Inventing the Scientist

By Laura J. Snyder

William Whewell

William Whewell right around the time he invented the word scientist

It was June 24, 1833, at the meeting of the recently-founded British Association for the Advancement of Science. William Whewell (pronounced “who-ell”), a fellow of Trinity College, Cambridge, and former professor of Mineralogy, had just finished a speech opening the conference. When the applause died down, the members were shocked to see a frail, grizzled man rise slowly to his feet. Samuel Taylor Coleridge, the celebrated Romantic poet, had written a treatise on scientific method decades before. Coleridge had hardly left his home in Highgate for the past thirty years, yet he had felt obliged to make the journey to attend this meeting.

At that time, the practitioners of science were known primarily as “natural philosophers.” Coleridge remarked acidly that the members of the association should no longer refer to themselves this way. Men digging in fossil pits, or performing experiments with electrical apparatus, hardly fit the definition. They were not, he meant, “armchair philosophers,” pondering the mysteries of the universe, but practical men – with dirty hands, at that. As a “real metaphysician,” he forbade them the use of this honorific.

The hall erupted in a tumultuous din, as the assembled group took offense at the insult Coleridge clearly intended. Then Whewell rose again, quieting the crowd. He courteously agreed with the “distinguished gentleman” that a satisfactory term with which to describe the members of the association was wanting. If “philosophers” is taken to be “too wide and lofty a term,” then, Whewell suggested, “by analogy with artist, we may form scientist.”

It was fitting that the term was invented by Whewell who, along with three of his friends, transformed the natural philosopher into the modern scientist.

About the author: An expert on Victorian science and culture, Fulbright scholar Laura J. Snyder was the President of the International Society for the History of Philosophy of Science in 2009 and 2010. She is associate professor of philosophy at St. John’s University, and the author of Reforming Philosophy: A Victorian Debate on Science and Society (University of Chicago, 2006) and The Philosophical Breakfast Club: Four Remarkable Friends who Transformed Science and Changed the World (Broadway, February 22, 2011). Follow Laura on Facebook at http://www.facebook.com/authorLauraJSnyder.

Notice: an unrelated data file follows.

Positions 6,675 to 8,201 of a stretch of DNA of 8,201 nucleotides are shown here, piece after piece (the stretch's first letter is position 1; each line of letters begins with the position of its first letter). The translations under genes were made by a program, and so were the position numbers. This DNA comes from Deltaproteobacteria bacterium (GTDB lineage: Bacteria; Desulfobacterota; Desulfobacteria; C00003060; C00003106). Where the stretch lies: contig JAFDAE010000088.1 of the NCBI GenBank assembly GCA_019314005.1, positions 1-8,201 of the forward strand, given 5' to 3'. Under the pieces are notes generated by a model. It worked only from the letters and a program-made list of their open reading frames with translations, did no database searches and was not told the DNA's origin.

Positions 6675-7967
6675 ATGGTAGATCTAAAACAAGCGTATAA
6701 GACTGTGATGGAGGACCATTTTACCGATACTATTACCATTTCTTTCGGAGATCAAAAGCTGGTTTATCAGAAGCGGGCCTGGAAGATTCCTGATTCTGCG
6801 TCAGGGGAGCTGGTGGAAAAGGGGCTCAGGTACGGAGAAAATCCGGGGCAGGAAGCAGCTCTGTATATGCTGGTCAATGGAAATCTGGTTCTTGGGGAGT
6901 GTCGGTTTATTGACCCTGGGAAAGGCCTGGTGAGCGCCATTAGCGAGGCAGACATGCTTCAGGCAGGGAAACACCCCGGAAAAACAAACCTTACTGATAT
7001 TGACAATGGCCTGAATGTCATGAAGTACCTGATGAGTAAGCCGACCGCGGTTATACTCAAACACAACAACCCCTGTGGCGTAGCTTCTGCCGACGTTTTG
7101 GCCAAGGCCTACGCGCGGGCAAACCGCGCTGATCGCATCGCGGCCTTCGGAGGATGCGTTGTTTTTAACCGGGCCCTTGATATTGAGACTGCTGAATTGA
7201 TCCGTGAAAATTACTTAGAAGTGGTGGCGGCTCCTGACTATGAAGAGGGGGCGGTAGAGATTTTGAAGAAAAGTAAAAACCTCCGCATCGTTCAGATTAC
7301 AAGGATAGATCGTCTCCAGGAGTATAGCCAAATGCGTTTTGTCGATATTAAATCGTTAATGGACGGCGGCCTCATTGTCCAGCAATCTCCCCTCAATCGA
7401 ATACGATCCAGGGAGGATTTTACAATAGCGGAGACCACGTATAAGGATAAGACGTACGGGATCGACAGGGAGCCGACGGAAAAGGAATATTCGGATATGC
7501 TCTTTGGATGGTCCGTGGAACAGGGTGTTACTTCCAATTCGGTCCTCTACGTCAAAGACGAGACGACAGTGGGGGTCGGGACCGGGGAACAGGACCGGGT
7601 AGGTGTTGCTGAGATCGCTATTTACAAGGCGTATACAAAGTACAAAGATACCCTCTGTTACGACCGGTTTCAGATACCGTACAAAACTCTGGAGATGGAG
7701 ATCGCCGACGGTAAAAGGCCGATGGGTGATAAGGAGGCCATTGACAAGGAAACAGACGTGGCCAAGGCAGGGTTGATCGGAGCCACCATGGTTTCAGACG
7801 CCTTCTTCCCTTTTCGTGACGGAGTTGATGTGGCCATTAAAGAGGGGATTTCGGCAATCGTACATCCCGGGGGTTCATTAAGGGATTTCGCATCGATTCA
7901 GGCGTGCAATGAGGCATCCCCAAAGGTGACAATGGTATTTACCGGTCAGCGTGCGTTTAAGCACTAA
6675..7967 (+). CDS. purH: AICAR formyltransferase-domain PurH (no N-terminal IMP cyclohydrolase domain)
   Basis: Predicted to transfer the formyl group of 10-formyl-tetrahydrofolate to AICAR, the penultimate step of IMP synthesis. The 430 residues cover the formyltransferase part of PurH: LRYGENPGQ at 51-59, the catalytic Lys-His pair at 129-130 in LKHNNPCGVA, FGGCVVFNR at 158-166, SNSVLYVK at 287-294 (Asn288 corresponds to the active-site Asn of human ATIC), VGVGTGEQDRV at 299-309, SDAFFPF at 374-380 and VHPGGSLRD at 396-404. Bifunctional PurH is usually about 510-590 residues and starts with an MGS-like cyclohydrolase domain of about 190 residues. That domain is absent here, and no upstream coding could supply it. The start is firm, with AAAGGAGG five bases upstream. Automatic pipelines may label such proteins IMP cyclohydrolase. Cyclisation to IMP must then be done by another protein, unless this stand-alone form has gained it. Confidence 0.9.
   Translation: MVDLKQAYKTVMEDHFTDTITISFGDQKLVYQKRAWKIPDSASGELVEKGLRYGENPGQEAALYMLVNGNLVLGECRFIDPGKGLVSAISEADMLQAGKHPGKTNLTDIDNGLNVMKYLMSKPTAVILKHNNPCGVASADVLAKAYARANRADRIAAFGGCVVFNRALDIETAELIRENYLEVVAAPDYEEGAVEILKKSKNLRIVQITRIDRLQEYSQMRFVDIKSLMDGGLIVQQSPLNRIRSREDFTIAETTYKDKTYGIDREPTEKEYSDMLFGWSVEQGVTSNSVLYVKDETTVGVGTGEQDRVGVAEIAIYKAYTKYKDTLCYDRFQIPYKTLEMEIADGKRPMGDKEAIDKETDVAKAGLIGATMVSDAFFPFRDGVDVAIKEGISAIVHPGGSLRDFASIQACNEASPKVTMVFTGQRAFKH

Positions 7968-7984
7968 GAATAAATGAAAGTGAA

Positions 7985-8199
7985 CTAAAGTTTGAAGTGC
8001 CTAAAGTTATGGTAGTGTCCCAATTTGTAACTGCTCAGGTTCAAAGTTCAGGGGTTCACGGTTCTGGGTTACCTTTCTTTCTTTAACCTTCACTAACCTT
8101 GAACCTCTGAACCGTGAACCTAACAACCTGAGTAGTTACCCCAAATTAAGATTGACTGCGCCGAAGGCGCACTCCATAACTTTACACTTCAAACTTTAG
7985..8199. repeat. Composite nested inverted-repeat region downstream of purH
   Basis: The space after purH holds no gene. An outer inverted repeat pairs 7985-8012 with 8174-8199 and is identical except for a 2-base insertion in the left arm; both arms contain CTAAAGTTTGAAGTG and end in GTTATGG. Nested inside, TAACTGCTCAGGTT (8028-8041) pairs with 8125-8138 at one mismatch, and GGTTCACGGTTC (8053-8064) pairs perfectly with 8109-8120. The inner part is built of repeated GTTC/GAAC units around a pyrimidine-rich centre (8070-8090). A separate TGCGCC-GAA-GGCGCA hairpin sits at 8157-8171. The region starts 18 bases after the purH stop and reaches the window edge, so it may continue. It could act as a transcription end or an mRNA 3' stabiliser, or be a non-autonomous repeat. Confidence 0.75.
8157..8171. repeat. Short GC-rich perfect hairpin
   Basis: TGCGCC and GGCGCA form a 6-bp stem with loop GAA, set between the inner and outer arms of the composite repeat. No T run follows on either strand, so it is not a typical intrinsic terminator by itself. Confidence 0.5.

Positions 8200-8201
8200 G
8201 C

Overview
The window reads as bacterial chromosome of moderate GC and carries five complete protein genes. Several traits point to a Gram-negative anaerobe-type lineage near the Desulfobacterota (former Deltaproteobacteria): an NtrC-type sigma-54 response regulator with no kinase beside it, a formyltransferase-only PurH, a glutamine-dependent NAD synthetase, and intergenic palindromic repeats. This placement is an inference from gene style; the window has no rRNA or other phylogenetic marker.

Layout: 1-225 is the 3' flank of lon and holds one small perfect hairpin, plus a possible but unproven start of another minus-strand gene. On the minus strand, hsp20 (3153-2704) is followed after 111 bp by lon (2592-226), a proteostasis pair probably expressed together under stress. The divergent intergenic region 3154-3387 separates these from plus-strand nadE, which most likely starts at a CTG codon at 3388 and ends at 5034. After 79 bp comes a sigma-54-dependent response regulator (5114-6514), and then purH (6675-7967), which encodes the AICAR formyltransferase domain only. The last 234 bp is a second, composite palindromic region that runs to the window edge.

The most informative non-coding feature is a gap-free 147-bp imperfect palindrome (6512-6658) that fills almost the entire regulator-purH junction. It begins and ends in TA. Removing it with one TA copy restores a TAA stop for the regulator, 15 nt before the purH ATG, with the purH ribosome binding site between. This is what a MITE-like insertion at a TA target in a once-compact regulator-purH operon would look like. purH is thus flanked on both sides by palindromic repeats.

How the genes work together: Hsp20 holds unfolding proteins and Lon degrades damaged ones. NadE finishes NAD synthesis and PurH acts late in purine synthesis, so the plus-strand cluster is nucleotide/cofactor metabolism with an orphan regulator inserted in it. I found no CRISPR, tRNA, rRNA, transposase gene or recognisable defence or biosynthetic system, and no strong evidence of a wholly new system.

The Philosophical Breakfast Club: Four Remarkable Friends who Transformed Science and Changed the World

Giveaway is closed.

Would you like an email notification of other drawings? Sign up for our giveaway email list by clicking here.

Comments

  1. Katya Maz says

    Really interesting in re: to the increased professionalizaton of the science of government going on at the same time.

  2. says

    Yet, as late as 1895, T.H. Huxley could write, in Science Gossip, “…to anyone who respects the English language, I would think ‘scientist’ must be about as pleasing a word as ‘electrocution.’ I sincerely trust that you will not allow [your] pages…to be defiled by it.” Sir John Lubbock concurred with Huxley, preferring to “…retain the old word, ‘philosopher.’ Alfred Russel Wallace, however, disagreed, considering the word to be “a very useful American term” (an entirely wrong attribution, as shown above!).

  3. librarypat says

    How interesting. I hadn’t considered when the term scientist had come into use. when thinking of the “field” sciences or those involving extensive lab work, philosopher really doesn’t seem to apply. I’d have to agree that Coleridge was right in his feelings that studying the theoretical base of a science is much different from getting your hands dirty working it in the trenches as it were. I have always been interested in science, especially the “early days” when so much was being discovered and so many paths for exploration were being opened. THE PHILOSOPHICAL BREAKFAST CLUB sounds like it will be an interesting book about an exciting time in the scientific world.

  4. says

    It seems remarkable, approaching two centuries after the events described, to find science so much on the defensive. As religion has come to dominate political debate in this country, politics has had a corrosive effect on science. In areas as diverse as stem cell research, birth control, global warming, endangered species, HIV prevention, and a host of other policy matters, decisions are being made by politicians and bureaucrats who reject scientific evidence in favor of religious prejudice, superstition and myth. I doubt that in matters of public welfare even Coleridge would be pleased to see his “practical men” shoved aside in favor of people whose conduct is guided by fear of imaginary beings, spirits and ghosts.

  5. Carol Wong says

    I never thought about the word scientist being born before. This must be such a fascinating book.

    CarolNWong(at)aol(dot)com

  6. Rose says

    This books sounds really interesting! I recently read a book that discussed Charles Babbage a bit (The Code Book by Simon Singh), and I’d love to learn more about him and this group.

  7. Mike S says

    Yep, this sounds really good, and it’s clearly been written by a scholar. I’d love to be included in the drawing. Thanks, and keep up the good work here.

Trackbacks

Leave a Reply

Your email address will not be published. Required fields are marked *

You may use these HTML tags and attributes: <a href="" title=""> <abbr title=""> <acronym title=""> <b> <blockquote cite=""> <cite> <code> <del datetime=""> <em> <i> <q cite=""> <strike> <strong>